Yun Hong said that coastal fishing communities have a mixed reaction towards the marine-harvesting craze. “Some villagers are happy because there are more tourists, and they can set up stalls to make money, but some of the [fishers] who depend on marine harvesting for their livelihoods feel it disturbs them. There are too many people coming, which impacts local resources.”

Taking action: How to fish in an ecological and civil manner

There is currently very little research on the impact of marine harvesting on tidal flat organisms, ecology, and even communities, but that hasn’t stopped a number of organisations from taking action.

Better Blue, a marine-protection organisation, has posted a map of common conservation areas on social media where people are prohibited from entering, as well as protected species in different areas to remind the public not to catch them. The Guangxi Biodiversity Research and Conservation Association has created a code of conduct for tourists seeking to harvest marine creatures, focused on protecting the mangroves and local marine ecology, specifically the Class II-protected Chinese horseshoe crabs found in the coastal wetlands of Beihai.

a map of eastern China with various locations marked, Chinese text
A map posted on Chinese social media by marine protection organisation Better Blue, showing protected areas where marine harvesting is prohibited, including the Sanya Coral Reef Nature Reserve in Hainan (Graphic: Better Blue)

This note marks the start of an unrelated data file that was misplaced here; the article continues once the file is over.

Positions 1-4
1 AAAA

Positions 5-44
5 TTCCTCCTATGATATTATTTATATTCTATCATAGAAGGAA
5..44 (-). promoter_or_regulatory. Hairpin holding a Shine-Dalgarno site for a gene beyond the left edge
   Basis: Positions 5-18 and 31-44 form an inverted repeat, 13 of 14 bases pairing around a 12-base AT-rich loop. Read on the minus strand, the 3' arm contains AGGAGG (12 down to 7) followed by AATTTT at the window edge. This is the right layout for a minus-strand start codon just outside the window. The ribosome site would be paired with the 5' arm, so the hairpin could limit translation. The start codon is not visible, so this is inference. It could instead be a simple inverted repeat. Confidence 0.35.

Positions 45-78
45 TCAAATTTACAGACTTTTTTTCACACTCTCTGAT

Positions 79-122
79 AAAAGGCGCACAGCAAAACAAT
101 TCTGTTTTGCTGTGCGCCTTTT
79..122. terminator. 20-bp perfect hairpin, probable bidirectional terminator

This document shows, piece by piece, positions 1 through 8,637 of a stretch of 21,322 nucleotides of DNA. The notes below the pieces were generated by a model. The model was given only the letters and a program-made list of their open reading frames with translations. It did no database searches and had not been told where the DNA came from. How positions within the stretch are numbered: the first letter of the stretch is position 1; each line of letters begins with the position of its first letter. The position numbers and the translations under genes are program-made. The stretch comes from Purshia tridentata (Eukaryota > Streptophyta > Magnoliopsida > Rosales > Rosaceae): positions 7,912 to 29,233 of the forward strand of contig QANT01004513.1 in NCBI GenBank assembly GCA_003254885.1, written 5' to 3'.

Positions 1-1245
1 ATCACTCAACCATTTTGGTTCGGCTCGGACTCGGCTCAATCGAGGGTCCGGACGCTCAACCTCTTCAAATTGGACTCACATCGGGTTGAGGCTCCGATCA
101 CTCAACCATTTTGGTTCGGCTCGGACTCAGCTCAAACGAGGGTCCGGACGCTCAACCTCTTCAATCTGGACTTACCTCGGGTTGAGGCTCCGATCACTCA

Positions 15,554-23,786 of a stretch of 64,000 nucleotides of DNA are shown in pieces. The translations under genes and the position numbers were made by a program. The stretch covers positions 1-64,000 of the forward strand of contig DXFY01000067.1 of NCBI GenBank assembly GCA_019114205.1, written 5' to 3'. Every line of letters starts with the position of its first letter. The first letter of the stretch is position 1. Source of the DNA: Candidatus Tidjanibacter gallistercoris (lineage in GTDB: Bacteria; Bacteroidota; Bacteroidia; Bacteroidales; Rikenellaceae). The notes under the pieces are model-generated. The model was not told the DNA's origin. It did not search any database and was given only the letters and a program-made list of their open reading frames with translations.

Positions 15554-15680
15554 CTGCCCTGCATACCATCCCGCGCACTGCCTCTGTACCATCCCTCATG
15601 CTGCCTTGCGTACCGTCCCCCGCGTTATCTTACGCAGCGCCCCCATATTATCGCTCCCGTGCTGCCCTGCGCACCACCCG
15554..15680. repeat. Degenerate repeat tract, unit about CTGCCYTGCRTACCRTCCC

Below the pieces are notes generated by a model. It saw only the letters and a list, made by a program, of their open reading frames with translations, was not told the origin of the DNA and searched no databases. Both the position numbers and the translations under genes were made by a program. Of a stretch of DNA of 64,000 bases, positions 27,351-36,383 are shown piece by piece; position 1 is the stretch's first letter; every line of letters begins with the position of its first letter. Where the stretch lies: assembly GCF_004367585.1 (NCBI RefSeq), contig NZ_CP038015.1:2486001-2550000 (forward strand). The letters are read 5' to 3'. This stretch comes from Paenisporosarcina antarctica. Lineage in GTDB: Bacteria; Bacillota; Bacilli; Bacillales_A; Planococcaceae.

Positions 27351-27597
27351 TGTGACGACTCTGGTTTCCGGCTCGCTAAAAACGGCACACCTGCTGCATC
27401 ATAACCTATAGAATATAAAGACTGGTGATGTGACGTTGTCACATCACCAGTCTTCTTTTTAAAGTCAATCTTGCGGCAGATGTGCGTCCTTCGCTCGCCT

Jin Qi led the lawyers in their experience of marine harvesting, an activity jointly organised by China Blue and the Hainan Lawyers Association. Through collaboration with legal institutions, they hope to reduce the adverse impact of marine harvesting, impress upon people the biodiversity of coastal wetlands, and provide a reference for coastal protection in law. They are investigating gaps in the current legal provision and loopholes that could be closed. 

The China Mangrove Conservation Network has proposed the concept of “scientific marine harvesting”. The network’s executive director, Liu Yi, explained that this is distinct from “traditional” marine harvesting, which is purely a means of obtaining seafood. Scientific marine harvesting is where knowledge, rather than food, is the primary goal. In 2022, he published “Let’s Go Marine Harvesting”, a series of three books raising awareness of beach biodiversity to publicise the concept. He said: “We hope to promote direct [and responsible] contact with the sea through marine harvesting, so the public can connect with and understand the ocean, the intertidal zone, and its biodiversity.” Through the books, tourists can find out which creatures should not be disturbed, which should be released after observation and which are too small to catch.